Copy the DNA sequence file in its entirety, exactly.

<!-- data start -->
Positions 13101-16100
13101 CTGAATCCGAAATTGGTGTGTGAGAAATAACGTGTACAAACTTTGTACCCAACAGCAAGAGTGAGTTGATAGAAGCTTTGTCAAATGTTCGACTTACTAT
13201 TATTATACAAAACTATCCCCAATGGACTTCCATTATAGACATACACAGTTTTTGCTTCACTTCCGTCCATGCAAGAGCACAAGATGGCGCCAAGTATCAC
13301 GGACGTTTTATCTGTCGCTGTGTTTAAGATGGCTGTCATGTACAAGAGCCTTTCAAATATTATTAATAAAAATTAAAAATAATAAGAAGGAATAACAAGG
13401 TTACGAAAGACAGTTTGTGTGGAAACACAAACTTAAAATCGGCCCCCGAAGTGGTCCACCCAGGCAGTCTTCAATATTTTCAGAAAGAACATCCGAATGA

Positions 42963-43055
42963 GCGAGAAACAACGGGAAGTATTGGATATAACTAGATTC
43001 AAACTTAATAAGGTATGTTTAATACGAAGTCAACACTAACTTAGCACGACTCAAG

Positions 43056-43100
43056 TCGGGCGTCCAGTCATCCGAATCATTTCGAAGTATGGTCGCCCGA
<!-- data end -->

Positions 13101-16100
13101 CTGAATCCGAAATTGGTGTGTGAGAAATAACGTGTACAAACTTTGTACCCAACAGCAAGAGTGAGTTGATAGAAGCTTTGTCAAATGTTCGACTTACTAT
13201 TATTATACAAAACTATCCCCAATGGACTTCCATTATAGACATACACAGTTTTTGCTTCACTTCCGTCCATGCAAGAGCACAAGATGGCGCCAAGTATCAC
13301 GGACGTTTTATCTGTCGCTGTGTTTAAGATGGCTGTCATGTACAAGAGCCTTTCAAATATTATTAATAAAAATTAAAAATAATAAGAAGGAATAACAAGG
13401 TTACGAAAGACAGTTTGTGTGGAAACACAAACTTAAAATCGGCCCCCGAAGTGGTCCACCCAGGCAGTCTTCAATATTTTCAGAAAGAACATCCGAATGA

Positions 42963-43055
42963 GCGAGAAACAACGGGAAGTATTGGATATAACTAGATTC
43001 AAACTTAATAAGGTATGTTTAATACGAAGTCAACACTAACTTAGCACGACTCAAG

Positions 43056-43100
43056 TCGGGCGTCCAGTCATCCGAATCATTTCGAAGTATGGTCGCCCGA